In fact, whereas a golden-cross strategy might have been the outcome of brute force optimization or some crude machine learning or other quantitative method, passive investing appears to be the outcome of mental learning, or a hybrid approach, known as quantamental in modern terminology. However, passive investors usually do not understand, or underestimate, the impact of the hidden features. For example, if in the future recovery from a drawdown in the order of 50%, similar to the one generated by the financial crisis, takes many years, let us say 10 or even longer, then many passive investors will be forced to sell at a large loss to cover their living expenses.

Therefore, although timing strategies can fail when the features used are unable to distinguish the signal from the noise, passive investing strategies can fail because some of the hidden features they were based on cease to be valid.

As I argue in my SSRN paper Limitations of Quantitative Claims About Trading Strategy Evaluation, knowing when market conditions are about to change is much more important than any quantitative claims about over-fitting. The same holds about passive investing because as I have argued above it is an over-fitted strategy.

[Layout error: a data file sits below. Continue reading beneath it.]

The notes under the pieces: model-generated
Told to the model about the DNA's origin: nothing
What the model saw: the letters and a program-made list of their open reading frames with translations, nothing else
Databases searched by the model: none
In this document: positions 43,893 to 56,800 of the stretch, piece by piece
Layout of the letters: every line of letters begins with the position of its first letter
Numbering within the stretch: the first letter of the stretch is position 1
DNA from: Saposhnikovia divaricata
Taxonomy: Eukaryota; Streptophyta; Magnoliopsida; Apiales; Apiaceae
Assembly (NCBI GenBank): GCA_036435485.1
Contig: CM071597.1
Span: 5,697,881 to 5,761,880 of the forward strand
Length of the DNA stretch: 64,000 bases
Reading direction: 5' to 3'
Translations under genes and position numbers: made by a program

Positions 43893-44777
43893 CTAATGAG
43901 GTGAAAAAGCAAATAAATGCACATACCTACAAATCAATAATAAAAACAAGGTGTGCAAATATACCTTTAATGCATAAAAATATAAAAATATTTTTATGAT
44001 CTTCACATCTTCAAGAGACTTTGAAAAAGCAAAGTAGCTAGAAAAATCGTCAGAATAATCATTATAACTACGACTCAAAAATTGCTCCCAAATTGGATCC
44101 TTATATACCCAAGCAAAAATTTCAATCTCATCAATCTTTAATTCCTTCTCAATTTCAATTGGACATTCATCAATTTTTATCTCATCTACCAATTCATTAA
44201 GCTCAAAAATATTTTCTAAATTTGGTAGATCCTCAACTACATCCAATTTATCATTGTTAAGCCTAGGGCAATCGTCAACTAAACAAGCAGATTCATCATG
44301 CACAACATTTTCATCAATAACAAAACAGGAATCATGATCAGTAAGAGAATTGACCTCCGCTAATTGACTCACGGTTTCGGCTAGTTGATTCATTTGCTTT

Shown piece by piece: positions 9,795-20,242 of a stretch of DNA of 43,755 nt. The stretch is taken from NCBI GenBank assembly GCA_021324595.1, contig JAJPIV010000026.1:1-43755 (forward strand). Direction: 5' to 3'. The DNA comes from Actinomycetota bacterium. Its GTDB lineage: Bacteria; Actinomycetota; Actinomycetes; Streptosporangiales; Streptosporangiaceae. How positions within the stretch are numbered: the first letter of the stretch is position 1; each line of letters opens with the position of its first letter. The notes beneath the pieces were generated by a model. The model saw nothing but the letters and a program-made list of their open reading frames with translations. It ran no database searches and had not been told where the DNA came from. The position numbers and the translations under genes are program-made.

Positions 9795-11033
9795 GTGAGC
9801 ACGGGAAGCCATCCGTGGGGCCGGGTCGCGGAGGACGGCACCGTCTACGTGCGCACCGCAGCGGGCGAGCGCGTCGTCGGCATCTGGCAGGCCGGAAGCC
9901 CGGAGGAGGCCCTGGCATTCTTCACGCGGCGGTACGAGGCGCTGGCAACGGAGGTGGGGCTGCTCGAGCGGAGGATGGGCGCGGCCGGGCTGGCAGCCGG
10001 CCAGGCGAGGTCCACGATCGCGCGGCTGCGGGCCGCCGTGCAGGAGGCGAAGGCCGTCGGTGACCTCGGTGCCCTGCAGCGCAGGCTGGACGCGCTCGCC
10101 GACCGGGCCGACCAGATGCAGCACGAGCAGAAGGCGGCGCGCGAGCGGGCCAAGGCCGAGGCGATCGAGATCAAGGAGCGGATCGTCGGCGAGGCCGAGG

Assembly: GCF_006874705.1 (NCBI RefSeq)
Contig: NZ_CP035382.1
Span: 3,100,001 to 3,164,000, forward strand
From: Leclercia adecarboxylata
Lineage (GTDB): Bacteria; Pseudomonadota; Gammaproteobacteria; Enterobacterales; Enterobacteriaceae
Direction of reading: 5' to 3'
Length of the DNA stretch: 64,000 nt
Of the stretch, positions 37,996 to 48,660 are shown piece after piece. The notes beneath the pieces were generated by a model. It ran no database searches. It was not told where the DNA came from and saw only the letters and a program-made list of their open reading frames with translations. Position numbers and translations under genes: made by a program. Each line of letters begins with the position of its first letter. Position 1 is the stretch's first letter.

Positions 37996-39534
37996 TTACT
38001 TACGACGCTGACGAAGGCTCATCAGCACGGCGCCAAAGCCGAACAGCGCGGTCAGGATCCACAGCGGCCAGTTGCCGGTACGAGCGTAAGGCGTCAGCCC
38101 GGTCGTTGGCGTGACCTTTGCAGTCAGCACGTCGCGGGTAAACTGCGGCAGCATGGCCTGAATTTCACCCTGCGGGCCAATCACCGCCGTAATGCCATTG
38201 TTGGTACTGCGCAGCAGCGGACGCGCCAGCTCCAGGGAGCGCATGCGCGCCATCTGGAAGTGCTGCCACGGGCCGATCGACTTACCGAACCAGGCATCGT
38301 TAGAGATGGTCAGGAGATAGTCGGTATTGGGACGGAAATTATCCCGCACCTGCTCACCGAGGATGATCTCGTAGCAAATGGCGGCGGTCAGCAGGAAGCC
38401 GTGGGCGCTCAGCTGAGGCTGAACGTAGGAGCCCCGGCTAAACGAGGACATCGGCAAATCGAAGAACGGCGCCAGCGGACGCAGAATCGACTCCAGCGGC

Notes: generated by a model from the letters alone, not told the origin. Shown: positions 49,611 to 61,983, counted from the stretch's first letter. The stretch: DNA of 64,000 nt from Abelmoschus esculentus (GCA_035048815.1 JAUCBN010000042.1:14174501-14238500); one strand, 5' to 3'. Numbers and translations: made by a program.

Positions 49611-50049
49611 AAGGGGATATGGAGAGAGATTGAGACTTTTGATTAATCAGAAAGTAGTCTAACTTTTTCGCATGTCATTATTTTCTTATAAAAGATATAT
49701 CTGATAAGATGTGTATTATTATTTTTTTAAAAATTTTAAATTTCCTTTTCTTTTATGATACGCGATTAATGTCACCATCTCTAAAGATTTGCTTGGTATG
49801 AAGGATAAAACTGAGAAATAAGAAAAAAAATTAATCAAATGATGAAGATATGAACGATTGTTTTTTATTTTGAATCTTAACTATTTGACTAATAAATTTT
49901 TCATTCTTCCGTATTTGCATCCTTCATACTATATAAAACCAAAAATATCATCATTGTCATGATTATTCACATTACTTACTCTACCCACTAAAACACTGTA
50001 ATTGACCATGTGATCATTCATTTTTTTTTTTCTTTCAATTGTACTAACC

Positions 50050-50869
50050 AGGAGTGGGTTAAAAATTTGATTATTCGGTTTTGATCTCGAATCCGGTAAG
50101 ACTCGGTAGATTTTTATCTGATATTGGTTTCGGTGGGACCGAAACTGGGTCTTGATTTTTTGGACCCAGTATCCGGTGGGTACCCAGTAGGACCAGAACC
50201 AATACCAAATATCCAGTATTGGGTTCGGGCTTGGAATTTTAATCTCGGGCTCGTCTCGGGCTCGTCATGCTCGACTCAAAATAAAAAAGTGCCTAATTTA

Note that any references in this article to over-fitted strategies exclude those that result from naive data-mining. There is a large class of such strategies that are worse than random and most fail almost immediately in forward testing because during design they exploit features that have no economic value but align temporarily with some other features that do. But this is a different subject for another article.  The conclusion here is that passive investors face similar risks as market timers that employ well-designed strategies do. In the former case, the features that may compromise performance are hidden, not known, or not discussed. It is quite possible that the future hides many surprises for passive investors, “do nothing” fund managers and “pedestrian type” market timers.

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2 Responses to Passive Investing Is An Over-Fitted Strategy

  1. Drew Wells says:

    Is the post-1989 Nikkei experience a concrete example of the sort of hidden risk facing passive strategies to which you refer?